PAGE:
Implementing an Exchange 2003-Based Message Security System in a Test Environment
Topic Last Modified: 2005-05-19
A Microsoft® Exchange Server 2003-based message security system is made up of several different technologies with many options as to what specific products are used to implement those technologies.
The benefit of this flexibility is that Exchange customers can deploy message security systems that more closely meet their business requirements than with a single, monolithic solution. The disadvantage, however, is that the number of possible configurations that can make up an Exchange Server 2003-based message security system makes it impossible to provide all the information required to deploy a system in a single document. Instead, administrators have to combine information relevant to each of the components that make up the system to form the complete picture. As a result, to administrators learning about Secure/Multipurpose Internet Mail Extensions (S/MIME), there is no source about how all the components should fit together and provide a high-level understanding of the message security system.
Being able to assemble a functional message security system is an important part of learning about S/MIME. But the flexibility that enables customized S/MIME solutions can be a hindrance to learning about S/MIME. Because each S/MIME implementation is different, it is impossible to give information on how to build a fully functional S/MIME system that is accurate for meeting specific requirements.
It is possible to provide guidance on how to build a message security system suitable for a test environment. Because a test environment has limited requirements, this narrow scope makes it possible to present a limited number of options. Administrators who want to assemble an S/MIME system for learning purposes can build a fully functional test system by following this information. This test system can be used to further the skills and knowledge needed to deploy a full system in production from the relevant sources of information.
This section provides a "getting started" point for Exchange administrators in deploying a fully functional S/MIME system in a lab environment using technologies from Microsoft. After following this section, Exchange administrators will have a fully functional S/MIME environment based on Certificate Services, Exchange 2003, Internet Explorer 6 with the S/MIME control, Outlook Express 6, and Microsoft Office Outlook® 2003. In this lab environment, Exchange administrators will see how the different technologies work together to provide the complete S/MIME system.
Because this section is intended only to help with the deployment of a test lab environment, the following practices should be noted as appropriate only for test environments:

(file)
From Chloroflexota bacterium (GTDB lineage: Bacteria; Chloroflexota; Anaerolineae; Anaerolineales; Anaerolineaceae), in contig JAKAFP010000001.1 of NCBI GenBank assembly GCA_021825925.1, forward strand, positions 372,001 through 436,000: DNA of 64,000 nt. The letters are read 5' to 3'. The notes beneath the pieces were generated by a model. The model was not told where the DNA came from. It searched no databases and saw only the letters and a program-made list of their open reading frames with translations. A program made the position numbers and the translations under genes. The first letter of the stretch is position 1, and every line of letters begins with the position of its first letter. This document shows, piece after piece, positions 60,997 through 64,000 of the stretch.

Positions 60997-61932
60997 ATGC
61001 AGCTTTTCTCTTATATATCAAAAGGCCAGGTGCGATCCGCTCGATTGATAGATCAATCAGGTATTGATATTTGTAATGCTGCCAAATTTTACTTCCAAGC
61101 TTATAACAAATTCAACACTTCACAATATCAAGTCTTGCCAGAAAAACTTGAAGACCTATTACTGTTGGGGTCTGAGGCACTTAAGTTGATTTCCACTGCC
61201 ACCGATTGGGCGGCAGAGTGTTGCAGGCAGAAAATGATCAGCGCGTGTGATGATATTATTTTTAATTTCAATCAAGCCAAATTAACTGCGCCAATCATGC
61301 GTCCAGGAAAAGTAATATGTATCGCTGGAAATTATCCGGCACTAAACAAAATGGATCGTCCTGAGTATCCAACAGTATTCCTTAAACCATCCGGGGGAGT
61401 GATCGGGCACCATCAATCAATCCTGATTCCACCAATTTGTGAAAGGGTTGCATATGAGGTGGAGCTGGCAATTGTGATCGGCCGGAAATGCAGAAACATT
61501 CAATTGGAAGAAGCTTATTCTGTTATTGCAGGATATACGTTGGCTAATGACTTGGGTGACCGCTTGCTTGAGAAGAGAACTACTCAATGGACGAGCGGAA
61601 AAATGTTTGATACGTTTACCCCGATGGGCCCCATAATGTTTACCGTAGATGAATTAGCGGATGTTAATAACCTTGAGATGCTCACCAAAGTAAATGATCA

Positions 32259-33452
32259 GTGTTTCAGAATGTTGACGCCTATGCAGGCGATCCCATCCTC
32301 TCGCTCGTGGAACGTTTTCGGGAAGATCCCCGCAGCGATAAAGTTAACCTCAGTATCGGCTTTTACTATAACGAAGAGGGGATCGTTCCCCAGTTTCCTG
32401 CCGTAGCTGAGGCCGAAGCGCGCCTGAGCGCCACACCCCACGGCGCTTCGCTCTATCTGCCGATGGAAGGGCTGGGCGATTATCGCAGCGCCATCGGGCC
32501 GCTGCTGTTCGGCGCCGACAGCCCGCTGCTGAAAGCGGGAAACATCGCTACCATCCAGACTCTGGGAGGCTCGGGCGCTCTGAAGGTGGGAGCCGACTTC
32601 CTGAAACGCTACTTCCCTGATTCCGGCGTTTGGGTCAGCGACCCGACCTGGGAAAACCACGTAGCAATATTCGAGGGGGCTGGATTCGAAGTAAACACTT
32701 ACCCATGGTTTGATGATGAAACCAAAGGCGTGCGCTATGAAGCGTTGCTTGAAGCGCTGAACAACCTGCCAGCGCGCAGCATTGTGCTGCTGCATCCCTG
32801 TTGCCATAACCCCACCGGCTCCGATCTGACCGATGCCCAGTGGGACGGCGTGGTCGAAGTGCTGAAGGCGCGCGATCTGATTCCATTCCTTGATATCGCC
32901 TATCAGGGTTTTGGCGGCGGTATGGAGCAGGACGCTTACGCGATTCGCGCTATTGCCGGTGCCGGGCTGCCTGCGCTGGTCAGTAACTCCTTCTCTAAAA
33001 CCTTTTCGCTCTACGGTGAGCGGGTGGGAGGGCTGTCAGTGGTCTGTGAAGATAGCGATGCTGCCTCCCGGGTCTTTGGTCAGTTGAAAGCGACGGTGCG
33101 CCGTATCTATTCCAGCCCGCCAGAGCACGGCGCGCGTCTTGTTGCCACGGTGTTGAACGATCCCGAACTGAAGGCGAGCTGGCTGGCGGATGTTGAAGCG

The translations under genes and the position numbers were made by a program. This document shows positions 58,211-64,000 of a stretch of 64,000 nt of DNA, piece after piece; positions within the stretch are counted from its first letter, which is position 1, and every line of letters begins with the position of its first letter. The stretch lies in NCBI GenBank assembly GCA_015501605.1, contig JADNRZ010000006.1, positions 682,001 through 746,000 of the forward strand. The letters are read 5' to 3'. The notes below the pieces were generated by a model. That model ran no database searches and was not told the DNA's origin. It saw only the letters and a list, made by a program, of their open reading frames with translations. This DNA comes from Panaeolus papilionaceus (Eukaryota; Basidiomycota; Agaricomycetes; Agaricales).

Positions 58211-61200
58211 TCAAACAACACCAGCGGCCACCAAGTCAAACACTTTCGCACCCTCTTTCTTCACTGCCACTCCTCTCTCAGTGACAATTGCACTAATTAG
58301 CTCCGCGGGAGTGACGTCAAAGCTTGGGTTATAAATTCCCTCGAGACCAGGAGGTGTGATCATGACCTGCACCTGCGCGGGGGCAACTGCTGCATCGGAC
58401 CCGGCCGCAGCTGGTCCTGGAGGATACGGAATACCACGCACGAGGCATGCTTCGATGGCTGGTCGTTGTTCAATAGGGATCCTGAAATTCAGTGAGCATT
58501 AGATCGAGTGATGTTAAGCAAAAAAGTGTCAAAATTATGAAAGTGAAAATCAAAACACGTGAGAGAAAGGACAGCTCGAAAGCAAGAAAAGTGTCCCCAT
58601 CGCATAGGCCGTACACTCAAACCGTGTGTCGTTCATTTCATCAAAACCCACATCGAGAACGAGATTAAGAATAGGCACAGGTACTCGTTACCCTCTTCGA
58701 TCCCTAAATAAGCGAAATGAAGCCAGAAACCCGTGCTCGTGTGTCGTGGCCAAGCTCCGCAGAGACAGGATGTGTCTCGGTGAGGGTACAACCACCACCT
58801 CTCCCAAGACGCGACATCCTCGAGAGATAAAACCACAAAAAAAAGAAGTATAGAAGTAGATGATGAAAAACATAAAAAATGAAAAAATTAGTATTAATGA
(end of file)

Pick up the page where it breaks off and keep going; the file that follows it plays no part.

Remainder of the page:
- SSL encryption The configuration described in this section does not use Secure Sockets Layer (SSL) encryption for HTTP, Post Office Protocol version 3 (POP3), or Internet Message Access Protocol version 4rev1 (IMAP4) access. Although this configuration may be appropriate for a test lab, SSL encryption should be used with these protocols in a production environment. For information about how to configure these protocols to use SSL, see Exchange Server 2003 Help.
- Enterprise Root certification authority This section uses an Enterprise Root certification authority (CA) to issue S/MIME certificates rather than developing a broader CA hierarchy. Although this approach simplifies the deployment of digital certificates, this practice is not recommended for production environments. A successful Microsoft Windows certification infrastructure requires planning beyond the scope of this section. For information about how to plan and deploy a public key infrastructure (PKI) hierarchy, see "Best Practices for Implementing a Microsoft Windows Server 2003 Public Key Infrastructure."
- Digital certificate requirements This section provides instructions about how to manually obtain S/MIME digital certificates by using the default certificate templates in Windows Server™ 2003 certification authority. In a production environment, it is preferable to use certificate autoenrollment, because this is easier for users. In addition, the default certificates do not use features such as strong key protection, which is a requirement for many organizations. In a production environment, you may want to configure certificate templates to conform to your organization's security requirements. For information about autoenrollment, see "Certificate Autoenrollment in Windows Server 2003." For information about configuring certificate templates, see "Implementing and Administering Certificate Templates in Windows Server 2003."